So we went back. We retraced our steps (or squishes) through the bog, the bracken, and along the sea coast. We found the start of the originally-planned-walk and walked past the old cottages we were meant to find, and talked deeply and laughed about being a band and created an album titled “Where The Road Bends Right”. (We don’t have an actual band, and we have more choreographers and marketers than we do singers or actual musicians, but we have a damn good album title which comes from our walk instructions.)
There are three stones (handily named “Father, Son, and Holy Ghost”) we were meant to see, which mark the end of the walk and time to turn around and go back. But we were running out of time due to the false start, and there were other retreaters on their way to the house after a long journey, and we wanted to be there to welcome them. So we stopped, and turned back, and didn’t “finish” the walk.
I was a little bummed for a moment that we didn’t reach the walk goal. I have a book of walks on Mull, and when I finish one, I tick it off as complete. And if I don’t fully complete the walk, I don’t tick it off. I wait and do it again and then it’s complete. (Once I walked for almost seven hours and didn’t get to tick the walk, because I’d walked along the coast to the left, rather than the right. It was a wonderful walk and made my life better but it wasn’t the one I’d planned.)
I didn’t get to tick off this walk in the book. I’ll need to go back another time.
But it actually didn’t trouble me so much. Because I was with three other people who all understand that the journey is the way. We all stood for a moment at the gate leading to the rest of the walk, and said well, we could keep going, but we don’t know if the holy trinity of stones we’re looking for are right around that corner, or a mile onward, or in another direction. And there’s a huge bog right in front of us, and people arriving soon, and it’s okay if we don’t completely “finish” this walk today.
So we turned around, and kept planning our great band (including song names, like “Don’t Go Through The Gate” and “Follow The Wall Downhill”). We got back to the house, put on the kettle, poured the whisky, lit the fire, and cheered when the rest of the retreat group arrived. We sat on the sofa and told stories and I laughed so hard I couldn’t finish stories…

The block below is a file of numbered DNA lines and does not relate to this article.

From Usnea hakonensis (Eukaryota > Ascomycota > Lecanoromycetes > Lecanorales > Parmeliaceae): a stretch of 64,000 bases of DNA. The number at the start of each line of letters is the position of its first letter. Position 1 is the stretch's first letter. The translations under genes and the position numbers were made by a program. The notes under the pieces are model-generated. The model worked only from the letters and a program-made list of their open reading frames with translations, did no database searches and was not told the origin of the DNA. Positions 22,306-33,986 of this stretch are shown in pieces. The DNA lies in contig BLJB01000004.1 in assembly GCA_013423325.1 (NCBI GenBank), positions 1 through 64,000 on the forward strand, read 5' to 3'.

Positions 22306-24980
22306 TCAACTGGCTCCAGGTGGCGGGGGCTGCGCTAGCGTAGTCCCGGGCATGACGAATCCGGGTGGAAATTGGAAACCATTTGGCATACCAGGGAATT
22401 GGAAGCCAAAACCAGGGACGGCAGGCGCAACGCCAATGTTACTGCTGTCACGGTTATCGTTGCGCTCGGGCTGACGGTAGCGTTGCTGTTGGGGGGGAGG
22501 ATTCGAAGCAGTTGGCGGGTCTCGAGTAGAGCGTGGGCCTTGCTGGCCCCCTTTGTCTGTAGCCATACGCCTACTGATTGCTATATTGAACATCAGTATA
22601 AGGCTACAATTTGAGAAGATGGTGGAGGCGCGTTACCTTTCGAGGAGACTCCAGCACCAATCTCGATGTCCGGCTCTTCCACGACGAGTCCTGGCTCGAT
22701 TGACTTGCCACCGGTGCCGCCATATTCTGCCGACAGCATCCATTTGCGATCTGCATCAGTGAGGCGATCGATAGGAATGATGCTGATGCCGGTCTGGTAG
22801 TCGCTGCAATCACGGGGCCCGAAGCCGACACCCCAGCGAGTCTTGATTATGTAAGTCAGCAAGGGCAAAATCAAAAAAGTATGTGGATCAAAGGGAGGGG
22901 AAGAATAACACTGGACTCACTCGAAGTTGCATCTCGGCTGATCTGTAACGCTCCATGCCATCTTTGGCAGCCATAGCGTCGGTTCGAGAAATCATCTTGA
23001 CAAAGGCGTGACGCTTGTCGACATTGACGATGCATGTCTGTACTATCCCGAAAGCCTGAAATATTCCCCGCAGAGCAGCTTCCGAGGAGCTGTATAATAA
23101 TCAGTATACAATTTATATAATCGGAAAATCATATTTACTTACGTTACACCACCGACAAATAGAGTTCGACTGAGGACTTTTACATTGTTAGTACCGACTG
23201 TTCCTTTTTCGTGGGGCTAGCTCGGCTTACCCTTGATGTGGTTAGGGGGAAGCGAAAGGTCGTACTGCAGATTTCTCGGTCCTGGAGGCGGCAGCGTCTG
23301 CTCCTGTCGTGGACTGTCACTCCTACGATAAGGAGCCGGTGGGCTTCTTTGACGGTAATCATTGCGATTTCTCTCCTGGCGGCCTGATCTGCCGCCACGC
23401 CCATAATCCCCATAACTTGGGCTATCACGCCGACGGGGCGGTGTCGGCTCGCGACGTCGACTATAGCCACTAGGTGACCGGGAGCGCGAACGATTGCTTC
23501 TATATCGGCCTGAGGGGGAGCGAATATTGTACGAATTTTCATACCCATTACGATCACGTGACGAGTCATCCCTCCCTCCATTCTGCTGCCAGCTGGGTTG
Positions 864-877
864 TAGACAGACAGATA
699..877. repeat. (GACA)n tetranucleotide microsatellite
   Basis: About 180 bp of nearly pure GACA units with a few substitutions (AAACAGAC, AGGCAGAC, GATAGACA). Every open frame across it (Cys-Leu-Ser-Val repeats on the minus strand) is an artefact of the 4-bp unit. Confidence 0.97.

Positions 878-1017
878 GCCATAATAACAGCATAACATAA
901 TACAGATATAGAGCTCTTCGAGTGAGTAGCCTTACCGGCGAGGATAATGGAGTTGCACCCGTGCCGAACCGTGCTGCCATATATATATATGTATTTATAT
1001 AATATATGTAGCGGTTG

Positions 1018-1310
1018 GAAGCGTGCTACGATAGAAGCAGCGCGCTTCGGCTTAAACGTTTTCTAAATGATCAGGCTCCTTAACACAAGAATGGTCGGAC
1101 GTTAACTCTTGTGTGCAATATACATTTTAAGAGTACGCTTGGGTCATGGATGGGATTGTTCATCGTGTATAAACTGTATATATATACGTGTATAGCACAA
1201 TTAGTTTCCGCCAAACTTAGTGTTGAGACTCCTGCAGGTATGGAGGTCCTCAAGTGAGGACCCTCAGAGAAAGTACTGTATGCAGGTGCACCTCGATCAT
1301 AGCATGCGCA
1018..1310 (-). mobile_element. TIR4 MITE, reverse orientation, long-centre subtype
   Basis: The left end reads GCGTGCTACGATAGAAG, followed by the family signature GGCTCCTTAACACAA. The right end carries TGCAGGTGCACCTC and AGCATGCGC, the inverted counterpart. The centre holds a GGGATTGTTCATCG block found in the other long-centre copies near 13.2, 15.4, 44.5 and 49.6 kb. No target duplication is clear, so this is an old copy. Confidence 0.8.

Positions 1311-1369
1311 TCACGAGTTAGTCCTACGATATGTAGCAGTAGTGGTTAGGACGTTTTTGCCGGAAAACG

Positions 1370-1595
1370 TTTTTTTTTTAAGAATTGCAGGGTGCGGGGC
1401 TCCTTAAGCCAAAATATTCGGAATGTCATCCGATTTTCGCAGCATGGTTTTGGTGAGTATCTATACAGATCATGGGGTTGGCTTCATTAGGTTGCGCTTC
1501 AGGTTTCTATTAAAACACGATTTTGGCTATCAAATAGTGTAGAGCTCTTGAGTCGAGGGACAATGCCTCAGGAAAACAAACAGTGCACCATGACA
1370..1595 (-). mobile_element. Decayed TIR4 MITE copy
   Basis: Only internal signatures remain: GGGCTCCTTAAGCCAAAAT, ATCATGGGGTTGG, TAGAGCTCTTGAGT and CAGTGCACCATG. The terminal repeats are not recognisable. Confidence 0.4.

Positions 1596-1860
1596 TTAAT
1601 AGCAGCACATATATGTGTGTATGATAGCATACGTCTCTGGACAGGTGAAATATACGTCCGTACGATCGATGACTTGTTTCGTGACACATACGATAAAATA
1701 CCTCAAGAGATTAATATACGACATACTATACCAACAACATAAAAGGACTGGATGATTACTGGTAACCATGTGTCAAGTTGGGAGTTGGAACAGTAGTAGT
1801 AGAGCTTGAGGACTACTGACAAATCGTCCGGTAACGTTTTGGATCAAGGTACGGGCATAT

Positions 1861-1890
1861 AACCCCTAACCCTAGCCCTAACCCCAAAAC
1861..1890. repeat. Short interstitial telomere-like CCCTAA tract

…and it didn’t matter that we’d not seen the three rocks which marked the end of the walk.
I will see them, one day. My goal-orientatedness, combined with how often I visit Mull and my sheer stubbornness, means I’ll march down the hill (where the road bends right) and see the rocks and take a picture and send them to the retreat group….but I’m also okay with it if that never happens.
Because there was a greater goal, higher than “reaching the three rocks”. It was to connect with people and get away from my daily routine in front of a computer and ask good questions (and have good questions asked of me) and laugh and rest and get fresh air and learn from those who think differently than I do.
All of that we achieved.
This all feels really relevant right now, because we are nearing the verrrrrrry end of the finish line for my first book, The Accountant Marketer. The book was my Last Big Thing and I’ve long had the goal of finishing it, having it printed and available for sale, and most of all sharing things about marketing which will help accountants to work with more clients they love.
The goal is almost complete. But what a lot I’ve learned – about myself and accountants and book writing and editing and publishing and patience and my own self-sabotage and determination – along the way. I’ve also written the core content of three other books which will become part of my next goal.
So the goals never end. They keep coming, and coming, and coming.
Here’s to enjoying what we learn and see along the way – and to not getting TOO obsessed with just the goal for its own sake.
What goal are you working on right now? What’s coming up in the journey?